From The New York Times, by Saul Hansell

Microsoft is at work on a couple of new technologies that may finally help enterprises unravel the giant ball of yarn that is user identity management. The head of the company’s server and tools business, Bob Muglia, said Microsoft’s Azure technology, as well as a tool called Direct Access in Windows 7, will give enterprises the help they need to make sense of identity management.

As Saul Hansell writes in the Times’ Bits blog:

Mr. Muglia said that the Azure system, set to be introduced by the end of the year, will make similar services easy for corporations. This is a change for Microsoft, which originally planned to build its own system to validate the identity of all of the people using anything built with Azure and in the process create a gigantic directory of computer users.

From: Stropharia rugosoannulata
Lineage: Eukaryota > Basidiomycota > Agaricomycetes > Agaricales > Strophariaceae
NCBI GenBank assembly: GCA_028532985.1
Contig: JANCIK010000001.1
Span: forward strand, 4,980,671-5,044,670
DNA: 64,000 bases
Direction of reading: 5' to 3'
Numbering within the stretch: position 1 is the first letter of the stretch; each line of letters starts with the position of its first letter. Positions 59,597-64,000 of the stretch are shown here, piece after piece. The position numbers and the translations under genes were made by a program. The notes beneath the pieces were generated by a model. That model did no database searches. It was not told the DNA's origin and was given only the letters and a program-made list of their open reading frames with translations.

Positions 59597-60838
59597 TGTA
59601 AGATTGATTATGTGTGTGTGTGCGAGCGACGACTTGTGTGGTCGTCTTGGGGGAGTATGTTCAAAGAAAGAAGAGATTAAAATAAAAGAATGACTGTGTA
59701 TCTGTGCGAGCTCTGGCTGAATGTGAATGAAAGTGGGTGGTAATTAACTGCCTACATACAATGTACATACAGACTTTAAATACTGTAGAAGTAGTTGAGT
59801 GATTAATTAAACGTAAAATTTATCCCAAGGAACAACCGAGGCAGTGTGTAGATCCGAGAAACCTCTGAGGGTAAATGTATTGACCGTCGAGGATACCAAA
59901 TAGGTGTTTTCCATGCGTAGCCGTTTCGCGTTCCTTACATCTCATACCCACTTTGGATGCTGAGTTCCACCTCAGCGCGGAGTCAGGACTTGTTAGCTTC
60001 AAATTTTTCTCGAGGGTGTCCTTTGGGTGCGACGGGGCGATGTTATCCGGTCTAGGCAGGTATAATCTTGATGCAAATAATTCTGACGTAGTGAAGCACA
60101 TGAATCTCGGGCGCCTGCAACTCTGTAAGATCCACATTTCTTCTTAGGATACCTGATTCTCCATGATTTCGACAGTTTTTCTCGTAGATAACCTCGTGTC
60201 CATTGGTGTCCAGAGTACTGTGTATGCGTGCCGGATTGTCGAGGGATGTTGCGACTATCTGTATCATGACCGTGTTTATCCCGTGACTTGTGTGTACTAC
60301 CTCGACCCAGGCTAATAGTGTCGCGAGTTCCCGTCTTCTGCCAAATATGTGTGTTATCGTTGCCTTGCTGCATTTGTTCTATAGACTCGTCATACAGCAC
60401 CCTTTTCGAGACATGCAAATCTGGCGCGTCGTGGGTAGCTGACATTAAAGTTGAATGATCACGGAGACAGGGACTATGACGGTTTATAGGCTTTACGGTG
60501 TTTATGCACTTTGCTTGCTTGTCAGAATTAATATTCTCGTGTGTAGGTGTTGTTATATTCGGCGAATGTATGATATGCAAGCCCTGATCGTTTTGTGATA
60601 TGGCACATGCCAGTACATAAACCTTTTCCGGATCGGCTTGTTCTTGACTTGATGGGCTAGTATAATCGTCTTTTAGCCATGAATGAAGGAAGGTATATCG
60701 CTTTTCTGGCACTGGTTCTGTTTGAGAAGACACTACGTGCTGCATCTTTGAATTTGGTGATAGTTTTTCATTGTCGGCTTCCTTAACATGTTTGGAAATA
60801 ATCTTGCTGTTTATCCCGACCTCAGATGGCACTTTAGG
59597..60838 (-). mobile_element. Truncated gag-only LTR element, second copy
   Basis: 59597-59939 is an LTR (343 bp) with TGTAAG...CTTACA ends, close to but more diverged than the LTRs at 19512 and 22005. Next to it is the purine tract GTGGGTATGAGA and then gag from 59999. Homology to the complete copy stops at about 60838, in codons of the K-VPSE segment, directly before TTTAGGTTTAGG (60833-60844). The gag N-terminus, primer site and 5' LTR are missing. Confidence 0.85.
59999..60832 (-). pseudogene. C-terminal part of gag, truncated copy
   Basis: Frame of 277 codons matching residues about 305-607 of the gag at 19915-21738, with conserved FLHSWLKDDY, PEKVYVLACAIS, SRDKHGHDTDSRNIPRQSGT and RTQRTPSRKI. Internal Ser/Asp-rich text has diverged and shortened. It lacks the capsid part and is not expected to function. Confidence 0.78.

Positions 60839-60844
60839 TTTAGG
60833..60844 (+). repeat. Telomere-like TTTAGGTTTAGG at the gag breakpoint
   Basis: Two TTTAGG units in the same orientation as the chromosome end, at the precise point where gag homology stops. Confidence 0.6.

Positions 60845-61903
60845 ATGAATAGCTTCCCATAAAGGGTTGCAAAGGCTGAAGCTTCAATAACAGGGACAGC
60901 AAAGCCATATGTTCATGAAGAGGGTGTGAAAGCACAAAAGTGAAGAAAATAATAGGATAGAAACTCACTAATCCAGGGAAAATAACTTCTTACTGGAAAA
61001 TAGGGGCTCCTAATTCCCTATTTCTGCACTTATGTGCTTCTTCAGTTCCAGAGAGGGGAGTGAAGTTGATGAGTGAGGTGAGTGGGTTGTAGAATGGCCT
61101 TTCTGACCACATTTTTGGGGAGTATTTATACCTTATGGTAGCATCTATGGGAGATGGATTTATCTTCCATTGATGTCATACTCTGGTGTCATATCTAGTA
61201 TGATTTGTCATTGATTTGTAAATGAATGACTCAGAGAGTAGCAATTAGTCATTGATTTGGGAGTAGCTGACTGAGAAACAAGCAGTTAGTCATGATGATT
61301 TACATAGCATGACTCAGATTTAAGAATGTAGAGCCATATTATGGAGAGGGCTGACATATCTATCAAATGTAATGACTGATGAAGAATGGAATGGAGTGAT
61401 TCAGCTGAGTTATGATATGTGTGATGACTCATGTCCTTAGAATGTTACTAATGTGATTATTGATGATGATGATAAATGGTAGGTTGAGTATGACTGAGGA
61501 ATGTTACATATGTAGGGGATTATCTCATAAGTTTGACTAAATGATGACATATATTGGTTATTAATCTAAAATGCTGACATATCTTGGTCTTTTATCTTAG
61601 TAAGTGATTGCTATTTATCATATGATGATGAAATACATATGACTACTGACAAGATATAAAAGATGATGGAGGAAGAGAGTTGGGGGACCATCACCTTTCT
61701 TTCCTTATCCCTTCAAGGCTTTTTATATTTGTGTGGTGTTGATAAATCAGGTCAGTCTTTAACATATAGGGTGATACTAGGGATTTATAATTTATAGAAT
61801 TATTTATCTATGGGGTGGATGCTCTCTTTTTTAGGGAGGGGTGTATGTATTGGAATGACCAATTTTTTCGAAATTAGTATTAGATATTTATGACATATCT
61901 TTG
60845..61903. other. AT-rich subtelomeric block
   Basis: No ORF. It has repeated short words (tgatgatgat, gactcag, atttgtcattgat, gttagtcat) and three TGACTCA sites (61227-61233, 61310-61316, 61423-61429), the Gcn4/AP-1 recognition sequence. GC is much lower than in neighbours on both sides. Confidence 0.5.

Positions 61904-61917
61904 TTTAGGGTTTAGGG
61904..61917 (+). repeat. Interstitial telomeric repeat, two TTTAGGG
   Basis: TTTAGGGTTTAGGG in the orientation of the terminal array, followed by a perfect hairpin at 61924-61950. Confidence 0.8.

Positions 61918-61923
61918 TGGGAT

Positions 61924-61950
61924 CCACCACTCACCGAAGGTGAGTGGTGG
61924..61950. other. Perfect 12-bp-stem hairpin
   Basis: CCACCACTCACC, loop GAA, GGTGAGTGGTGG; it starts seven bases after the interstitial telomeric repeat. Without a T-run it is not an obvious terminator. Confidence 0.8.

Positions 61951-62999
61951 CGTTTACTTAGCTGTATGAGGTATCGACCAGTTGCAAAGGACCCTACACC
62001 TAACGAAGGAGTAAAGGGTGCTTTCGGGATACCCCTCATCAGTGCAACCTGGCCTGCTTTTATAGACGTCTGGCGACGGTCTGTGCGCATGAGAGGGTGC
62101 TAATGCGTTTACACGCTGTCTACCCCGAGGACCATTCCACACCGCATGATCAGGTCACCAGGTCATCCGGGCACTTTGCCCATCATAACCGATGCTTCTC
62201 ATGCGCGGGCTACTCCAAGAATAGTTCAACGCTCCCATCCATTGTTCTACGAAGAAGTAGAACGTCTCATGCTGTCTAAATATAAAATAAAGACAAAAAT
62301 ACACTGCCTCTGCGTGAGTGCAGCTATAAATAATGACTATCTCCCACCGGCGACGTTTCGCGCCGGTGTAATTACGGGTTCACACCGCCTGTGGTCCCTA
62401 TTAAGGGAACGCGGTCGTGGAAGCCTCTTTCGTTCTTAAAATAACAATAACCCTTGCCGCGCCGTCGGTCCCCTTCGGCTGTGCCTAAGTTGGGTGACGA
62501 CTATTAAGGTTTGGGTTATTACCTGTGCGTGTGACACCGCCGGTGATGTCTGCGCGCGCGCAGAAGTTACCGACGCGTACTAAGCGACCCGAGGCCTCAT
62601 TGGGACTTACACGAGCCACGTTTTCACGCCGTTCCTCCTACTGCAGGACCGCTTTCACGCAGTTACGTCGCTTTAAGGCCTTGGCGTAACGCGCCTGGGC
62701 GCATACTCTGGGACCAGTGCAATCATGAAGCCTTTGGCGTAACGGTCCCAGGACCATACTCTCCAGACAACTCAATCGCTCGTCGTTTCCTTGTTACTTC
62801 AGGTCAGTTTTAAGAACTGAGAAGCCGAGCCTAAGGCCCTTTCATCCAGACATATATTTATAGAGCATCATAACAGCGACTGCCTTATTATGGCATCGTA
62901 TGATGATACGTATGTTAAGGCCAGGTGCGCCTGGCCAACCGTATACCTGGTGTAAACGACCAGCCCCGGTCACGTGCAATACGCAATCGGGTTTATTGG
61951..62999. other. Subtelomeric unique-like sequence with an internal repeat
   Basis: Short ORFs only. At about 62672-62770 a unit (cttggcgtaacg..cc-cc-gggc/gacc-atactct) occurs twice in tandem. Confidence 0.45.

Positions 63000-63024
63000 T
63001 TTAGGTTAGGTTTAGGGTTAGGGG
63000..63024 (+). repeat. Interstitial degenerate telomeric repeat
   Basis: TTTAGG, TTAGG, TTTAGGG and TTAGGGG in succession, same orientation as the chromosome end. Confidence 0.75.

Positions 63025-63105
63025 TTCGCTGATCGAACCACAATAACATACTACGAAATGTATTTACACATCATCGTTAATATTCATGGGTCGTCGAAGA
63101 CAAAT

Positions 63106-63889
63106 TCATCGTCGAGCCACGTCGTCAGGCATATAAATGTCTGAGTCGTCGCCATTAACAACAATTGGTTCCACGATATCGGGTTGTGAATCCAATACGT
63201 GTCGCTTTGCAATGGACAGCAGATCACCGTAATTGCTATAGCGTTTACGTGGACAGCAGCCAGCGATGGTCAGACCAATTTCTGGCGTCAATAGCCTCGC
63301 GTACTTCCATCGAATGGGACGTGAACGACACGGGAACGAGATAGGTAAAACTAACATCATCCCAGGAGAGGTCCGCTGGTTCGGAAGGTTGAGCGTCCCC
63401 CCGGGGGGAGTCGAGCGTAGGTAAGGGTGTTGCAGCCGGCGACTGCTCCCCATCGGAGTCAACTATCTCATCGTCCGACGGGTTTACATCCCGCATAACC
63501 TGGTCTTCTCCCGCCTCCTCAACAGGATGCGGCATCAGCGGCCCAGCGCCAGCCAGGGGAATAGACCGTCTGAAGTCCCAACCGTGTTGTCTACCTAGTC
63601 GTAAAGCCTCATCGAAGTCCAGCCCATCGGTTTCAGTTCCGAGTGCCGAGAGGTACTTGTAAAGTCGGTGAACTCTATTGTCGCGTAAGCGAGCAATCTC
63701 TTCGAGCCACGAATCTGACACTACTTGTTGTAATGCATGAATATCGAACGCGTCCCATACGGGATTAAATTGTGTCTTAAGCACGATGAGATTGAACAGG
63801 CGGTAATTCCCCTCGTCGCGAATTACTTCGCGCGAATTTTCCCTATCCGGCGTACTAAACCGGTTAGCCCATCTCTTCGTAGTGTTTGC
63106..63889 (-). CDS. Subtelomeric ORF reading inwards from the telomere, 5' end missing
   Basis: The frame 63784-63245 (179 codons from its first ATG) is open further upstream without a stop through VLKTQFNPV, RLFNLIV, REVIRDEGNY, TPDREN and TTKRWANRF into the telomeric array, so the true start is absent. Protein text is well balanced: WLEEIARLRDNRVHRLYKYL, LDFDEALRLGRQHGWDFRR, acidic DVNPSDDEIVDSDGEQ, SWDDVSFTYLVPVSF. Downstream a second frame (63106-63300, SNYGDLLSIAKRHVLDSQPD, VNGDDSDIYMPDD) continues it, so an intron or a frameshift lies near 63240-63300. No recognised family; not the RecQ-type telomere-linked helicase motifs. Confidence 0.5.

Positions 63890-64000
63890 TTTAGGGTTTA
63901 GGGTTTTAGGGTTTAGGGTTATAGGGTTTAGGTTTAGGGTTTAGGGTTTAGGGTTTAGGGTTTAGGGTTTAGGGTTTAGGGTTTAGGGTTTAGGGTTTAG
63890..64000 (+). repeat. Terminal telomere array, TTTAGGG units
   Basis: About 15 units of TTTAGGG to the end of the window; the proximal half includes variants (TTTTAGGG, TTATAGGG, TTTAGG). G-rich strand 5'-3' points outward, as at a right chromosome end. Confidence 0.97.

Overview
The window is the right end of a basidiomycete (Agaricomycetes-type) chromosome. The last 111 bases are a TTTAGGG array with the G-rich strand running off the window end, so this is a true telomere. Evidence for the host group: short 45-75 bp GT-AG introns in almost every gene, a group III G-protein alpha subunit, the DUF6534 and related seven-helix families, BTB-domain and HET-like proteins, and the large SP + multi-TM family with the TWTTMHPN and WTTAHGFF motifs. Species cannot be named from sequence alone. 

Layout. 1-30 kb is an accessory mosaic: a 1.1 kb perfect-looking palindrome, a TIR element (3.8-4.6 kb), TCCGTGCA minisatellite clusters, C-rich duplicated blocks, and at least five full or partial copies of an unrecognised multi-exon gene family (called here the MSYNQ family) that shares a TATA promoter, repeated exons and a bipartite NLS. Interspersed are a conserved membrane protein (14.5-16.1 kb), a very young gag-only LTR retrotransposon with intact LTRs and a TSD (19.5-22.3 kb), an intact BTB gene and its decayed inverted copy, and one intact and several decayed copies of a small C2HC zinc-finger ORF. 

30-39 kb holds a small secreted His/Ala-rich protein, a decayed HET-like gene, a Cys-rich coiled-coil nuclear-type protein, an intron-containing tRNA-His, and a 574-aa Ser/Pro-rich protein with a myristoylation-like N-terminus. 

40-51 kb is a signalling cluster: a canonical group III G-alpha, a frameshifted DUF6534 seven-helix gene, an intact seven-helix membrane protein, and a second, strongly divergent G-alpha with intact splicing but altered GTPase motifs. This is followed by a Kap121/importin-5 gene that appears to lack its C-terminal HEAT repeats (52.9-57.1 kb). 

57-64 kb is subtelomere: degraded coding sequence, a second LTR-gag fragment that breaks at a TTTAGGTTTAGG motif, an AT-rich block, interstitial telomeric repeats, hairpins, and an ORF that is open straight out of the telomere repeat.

“We thought there would be a central repository of identities that one company would own,” he said. “Now we realize that it is more likely that identity will be maintained by every organization somebody belongs to.”

Dozens of companies have swung and missed on identity management over the years, including Microsoft on more than one occasion. But there seems to be a neverending appetite in the enterprise for new ID management systems, and Microsoft’s muscle always helps move things along, so don’t count it out.

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